that suitable measures for protection against accidents are taken, and to strengthen mutual confidence.
The carrying out of this labour code is in the hands of the Labour Trustees who are appointed for
each district. Their task is however not to use official means of compulsion to bring about the
formation of Works Communities. A Community cannot be created by compulsion. The Labour
Trustee must, by using his personal influence, by education and advice of a general and particular
nature, ensure that State compulsion is in general unnecessary. The activity of the Labour Trustee up to
now has shown that although they have used, when necessary, the powers given them under the Act,
they have avoided any serious interference which might have led to the failure of their efforts.
The Labour Trustees are supported in their work by the German Labour Front, which is the
community of all working Germans. It is a social self-governing corporation. As such it took over the
former social institutions of the workers and has extended and perfected them by means of a mighty
organization. It further helps its members by improving the conditions under which they live and
assists them in the event of unforeseen misfortunes. Since the organization includes employers as well
as workers it can exercise a considerable influence on working conditions in the individual firms and
on the formation of Works Communities in accordance with the principles laid down by the Labour
Trustees. If there is deliberate and malicious opposition to the orders of the Labour Trustee, the latter
may appeal to the Courts of Social Honour. Paragraph 36 of the Labour Organization Act gives the
exhaustive list of actions which are punishable as offences against social honour. By establishing these

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courts the State has embarked on something entirely new. They have been entrusted with the task of
elaborating through their own decisions a law of national labour. Misdemeanours enumerated in the
Act are malicious exploitation of labour, offences against a person’s honour, malicious endangering of
industrial peace, breaches of general decrees issued by the Labour Trustee, and betrayal of commercial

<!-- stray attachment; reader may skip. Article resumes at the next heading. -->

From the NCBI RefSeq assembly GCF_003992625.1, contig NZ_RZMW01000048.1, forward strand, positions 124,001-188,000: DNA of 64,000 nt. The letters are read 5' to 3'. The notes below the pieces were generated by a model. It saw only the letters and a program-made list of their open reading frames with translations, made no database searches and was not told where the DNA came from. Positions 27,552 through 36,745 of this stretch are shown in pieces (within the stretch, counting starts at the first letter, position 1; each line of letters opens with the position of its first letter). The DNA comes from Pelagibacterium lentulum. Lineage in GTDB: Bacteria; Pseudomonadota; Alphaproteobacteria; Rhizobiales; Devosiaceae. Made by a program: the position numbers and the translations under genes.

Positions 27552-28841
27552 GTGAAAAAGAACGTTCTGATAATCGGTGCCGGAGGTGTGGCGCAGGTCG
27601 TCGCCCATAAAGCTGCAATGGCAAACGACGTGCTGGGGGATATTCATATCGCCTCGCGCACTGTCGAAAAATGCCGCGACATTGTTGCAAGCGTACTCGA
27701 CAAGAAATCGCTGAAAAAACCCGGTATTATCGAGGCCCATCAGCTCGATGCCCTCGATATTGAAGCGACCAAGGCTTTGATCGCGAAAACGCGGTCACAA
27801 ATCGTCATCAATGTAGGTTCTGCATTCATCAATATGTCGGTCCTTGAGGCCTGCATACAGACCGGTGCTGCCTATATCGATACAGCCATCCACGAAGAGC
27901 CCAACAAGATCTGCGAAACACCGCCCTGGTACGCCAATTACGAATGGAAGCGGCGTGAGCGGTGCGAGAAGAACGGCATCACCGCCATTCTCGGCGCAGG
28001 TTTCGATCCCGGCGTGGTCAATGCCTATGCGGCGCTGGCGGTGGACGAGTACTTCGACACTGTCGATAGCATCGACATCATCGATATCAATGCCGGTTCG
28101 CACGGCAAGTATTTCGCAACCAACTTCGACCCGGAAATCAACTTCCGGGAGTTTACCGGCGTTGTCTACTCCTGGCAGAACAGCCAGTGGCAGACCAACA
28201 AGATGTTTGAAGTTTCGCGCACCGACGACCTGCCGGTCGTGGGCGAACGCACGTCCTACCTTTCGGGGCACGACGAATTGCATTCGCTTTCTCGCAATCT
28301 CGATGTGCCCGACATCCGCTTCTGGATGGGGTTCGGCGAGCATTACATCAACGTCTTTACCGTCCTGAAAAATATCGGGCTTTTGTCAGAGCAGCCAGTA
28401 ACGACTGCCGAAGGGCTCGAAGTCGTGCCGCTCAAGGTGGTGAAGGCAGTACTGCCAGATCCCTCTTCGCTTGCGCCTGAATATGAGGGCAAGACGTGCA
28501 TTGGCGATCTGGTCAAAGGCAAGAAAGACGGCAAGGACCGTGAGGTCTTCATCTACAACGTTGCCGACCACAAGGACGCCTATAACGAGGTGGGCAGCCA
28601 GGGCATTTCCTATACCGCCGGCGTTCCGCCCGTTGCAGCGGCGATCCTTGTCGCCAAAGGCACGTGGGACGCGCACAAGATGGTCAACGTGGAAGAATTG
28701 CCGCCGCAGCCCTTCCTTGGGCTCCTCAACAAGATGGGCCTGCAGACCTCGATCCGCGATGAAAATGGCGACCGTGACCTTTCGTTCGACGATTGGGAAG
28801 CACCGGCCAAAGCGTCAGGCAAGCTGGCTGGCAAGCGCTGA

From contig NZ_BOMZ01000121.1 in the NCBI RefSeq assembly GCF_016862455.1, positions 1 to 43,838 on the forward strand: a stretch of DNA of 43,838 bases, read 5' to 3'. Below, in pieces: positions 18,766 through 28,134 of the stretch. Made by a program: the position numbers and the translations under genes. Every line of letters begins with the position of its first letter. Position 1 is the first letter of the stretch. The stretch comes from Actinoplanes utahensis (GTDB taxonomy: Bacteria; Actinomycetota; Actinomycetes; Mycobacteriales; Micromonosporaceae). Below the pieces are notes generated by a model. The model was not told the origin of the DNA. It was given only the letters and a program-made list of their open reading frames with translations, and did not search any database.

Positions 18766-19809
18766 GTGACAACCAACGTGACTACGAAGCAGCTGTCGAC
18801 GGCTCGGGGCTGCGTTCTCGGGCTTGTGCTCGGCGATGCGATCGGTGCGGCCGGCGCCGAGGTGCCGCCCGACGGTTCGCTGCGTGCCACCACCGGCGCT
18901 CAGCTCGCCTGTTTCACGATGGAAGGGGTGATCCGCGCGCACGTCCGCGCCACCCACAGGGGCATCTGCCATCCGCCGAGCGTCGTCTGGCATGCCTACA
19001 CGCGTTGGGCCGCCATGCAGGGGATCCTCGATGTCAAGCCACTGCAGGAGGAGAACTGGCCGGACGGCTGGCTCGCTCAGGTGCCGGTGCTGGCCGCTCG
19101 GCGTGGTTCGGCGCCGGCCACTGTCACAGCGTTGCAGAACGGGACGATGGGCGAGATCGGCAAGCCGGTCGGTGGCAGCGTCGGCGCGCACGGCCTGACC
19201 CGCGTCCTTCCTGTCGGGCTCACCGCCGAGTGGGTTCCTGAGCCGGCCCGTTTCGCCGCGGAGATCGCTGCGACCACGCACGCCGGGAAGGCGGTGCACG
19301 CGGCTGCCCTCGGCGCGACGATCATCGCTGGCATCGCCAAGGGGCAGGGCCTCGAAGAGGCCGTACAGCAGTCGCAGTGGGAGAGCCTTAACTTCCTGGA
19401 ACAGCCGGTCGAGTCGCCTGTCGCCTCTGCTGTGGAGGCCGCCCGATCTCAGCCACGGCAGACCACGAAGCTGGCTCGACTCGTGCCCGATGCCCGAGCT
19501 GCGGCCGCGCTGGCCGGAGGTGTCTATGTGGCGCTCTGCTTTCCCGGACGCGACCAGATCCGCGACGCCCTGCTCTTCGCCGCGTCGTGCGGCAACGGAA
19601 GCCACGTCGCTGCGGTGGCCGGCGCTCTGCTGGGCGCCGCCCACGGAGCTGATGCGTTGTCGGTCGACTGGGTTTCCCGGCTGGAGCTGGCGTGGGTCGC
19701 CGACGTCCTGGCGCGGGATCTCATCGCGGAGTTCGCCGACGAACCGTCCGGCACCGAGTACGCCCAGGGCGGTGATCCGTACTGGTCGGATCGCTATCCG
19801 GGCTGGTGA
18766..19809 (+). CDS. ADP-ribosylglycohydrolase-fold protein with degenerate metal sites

secrets by the members of the Labour Councils. But it is assumed that all such actions proceed from an
asocial attitude of mind. The extent and effects of these penal regulations will be best shown by means
of a few practical examples.
The Courts of Honour have passed sentences on account of malicious exploitation of labour for the
following actions: the inadequate payment of work in violation of wage agreements, retention of
wages, nonpayment for overtime, excessive work, bad conditions of board and lodging, refusal of
holidays, and breaches of important regulations for the avoidance of accidents. There is also the case of
an employer who did not allow the workers to do their jobs in peace and quiet, but was continually
bothering them and urging them on with abusive language. An employer was condemned for an
offence against honour because he refused to have the sick children of a worker taken to hospital in a
neighbouring town in accordance with the doctor’s instructions; he said he wished to spare his horses.
His action in this case was not an insult to honour within the meaning of the Criminal Code, but an
offence against the honour due to every member of the working community. In connection with the
disturbance of industrial peace the following offences have been dealt with: the provoking of labour
disputes; demonstrations against the employer by misrepresentation; undermining of confidence in
cooperation among the workers so as to disturb the proper working of the firm. In 1934, 64 actions
were brought, in 1935 204, of which 164 were concluded by the end of the year.
The penalties which the Social Courts of Honour may impose are fines, reprimands and warnings.
But they may also order removal of a worker from his place of work, or deprive an employer of his
title of leader of the firm. In assessing the severity of the punishment, not merely the isolated action but